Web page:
When you have been placed on unsupervised probation and are anxious to move on with your life or are considering your legal options when you are facing criminal charges, you may be wondering how unsupervised probation ends. If you find yourself placed on unsupervised probation, it will end once you have completed the terms of your probation.
Of course, these terms can vary based on the specific details of your case. When you have been charged with or are facing charges for driving under the influence (DUI), unsupervised probation could be a best-case scenario. With help from a Los Angeles DUI attorney, you could protect your future and avoid the harsh penalties of a conviction.
What Is Unsupervised Probation?
There are two different types of probation you could be placed on under California law. This includes formal probation and informal probation. Formal probation involves supervised probation by a probation officer. If you are placed on supervised probation, you should expect to meet with a probation officer regularly, typically once a week or once a month, depending on the specific details of your case.
Informal probation is unsupervised. You will not regularly need to meet with a probation officer, and will instead report directly to the court as needed. Some of the reasons you may need to report to the court include:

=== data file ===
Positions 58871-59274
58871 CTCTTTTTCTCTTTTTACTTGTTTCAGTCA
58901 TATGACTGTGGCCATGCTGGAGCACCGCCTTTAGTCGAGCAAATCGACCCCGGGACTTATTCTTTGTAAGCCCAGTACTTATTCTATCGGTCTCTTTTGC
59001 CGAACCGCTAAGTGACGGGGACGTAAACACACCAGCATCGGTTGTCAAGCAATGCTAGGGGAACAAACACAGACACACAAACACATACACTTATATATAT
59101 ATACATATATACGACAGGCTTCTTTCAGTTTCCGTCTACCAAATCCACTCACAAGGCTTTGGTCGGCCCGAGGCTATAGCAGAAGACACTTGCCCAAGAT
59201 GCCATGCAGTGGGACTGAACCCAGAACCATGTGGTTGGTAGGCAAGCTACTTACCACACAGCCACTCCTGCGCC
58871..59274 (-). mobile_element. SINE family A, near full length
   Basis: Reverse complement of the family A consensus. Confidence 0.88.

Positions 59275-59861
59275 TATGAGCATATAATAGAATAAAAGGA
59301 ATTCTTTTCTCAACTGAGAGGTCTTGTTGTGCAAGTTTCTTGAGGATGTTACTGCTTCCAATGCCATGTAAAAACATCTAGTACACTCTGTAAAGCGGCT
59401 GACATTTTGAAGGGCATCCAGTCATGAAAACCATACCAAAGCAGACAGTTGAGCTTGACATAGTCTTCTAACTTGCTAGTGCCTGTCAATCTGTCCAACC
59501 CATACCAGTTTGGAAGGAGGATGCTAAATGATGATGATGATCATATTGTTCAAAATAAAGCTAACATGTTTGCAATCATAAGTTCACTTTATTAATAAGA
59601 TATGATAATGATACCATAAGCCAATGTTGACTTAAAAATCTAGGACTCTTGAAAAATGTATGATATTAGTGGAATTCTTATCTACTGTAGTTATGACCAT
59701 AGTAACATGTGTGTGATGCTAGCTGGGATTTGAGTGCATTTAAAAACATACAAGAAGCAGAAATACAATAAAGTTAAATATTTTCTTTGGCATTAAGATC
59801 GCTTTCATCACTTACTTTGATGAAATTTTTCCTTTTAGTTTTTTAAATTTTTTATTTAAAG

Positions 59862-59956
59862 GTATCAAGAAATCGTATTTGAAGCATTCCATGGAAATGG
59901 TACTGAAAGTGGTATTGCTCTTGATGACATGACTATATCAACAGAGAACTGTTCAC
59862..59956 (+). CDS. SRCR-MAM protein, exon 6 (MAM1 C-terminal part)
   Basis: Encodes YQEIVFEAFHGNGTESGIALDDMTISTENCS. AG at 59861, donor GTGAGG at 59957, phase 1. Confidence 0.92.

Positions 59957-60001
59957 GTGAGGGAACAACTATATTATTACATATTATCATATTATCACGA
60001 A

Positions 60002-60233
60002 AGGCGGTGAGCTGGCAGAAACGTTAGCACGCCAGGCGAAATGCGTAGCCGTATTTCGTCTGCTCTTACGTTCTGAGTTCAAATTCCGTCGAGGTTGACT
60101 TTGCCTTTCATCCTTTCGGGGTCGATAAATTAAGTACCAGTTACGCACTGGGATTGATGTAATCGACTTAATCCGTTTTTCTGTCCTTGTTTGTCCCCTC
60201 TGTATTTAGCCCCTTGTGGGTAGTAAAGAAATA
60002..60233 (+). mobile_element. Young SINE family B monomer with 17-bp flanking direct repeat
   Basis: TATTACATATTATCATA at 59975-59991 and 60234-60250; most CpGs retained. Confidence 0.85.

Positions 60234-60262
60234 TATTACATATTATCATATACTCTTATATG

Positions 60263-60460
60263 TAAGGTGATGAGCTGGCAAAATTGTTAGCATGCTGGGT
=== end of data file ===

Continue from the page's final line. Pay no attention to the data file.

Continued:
- Change of address
- Submitting proof of completion of probation requirements
- Being arrested again
Unsupervised probation is highly unlikely in California for a DUI conviction, but with the right legal advocate on your side, you may be able to get your charges reduced to an offense that is eligible for unsupervised probation.
What Rules Do You Need to Follow While on Unsupervised Probation?
Despite the fact that you may not need to meet with your probation officer on a regular basis, that does not mean you are not required to follow certain rules and regulations. For example, you are not allowed to commit another crime while you are on unsupervised probation. If you are arrested, you can face criminal penalties associated with the crime you are accused of committing, as well as penalties for violating the terms of your probation.
You may also be prohibited from driving with any amount of alcohol in your system. Although the legal blood alcohol concentration (BAC) limits for operating a vehicle are set at. 08%, If your BAC levels are at .04% or less, you could still face probation violations. Furthermore, if you refuse to submit to chemical BAC testing, including a roadside preliminary alcohol screening PAS test, you can face probation violations as well.
These are just a few of the more basic rules you should expect to follow if you are fortunate enough to get unsupervised probation in your case. However, there may be other requirements you need to meet before you can get your probation pay case closed.
Are There Other Unsupervised Probation Requirements?
While you are on unsupervised probation, there are specific rules you must follow, but there are also certain requirements you will need to meet. If you fail to meet the terms of your probation, you could be found in violation and face harsh penalties.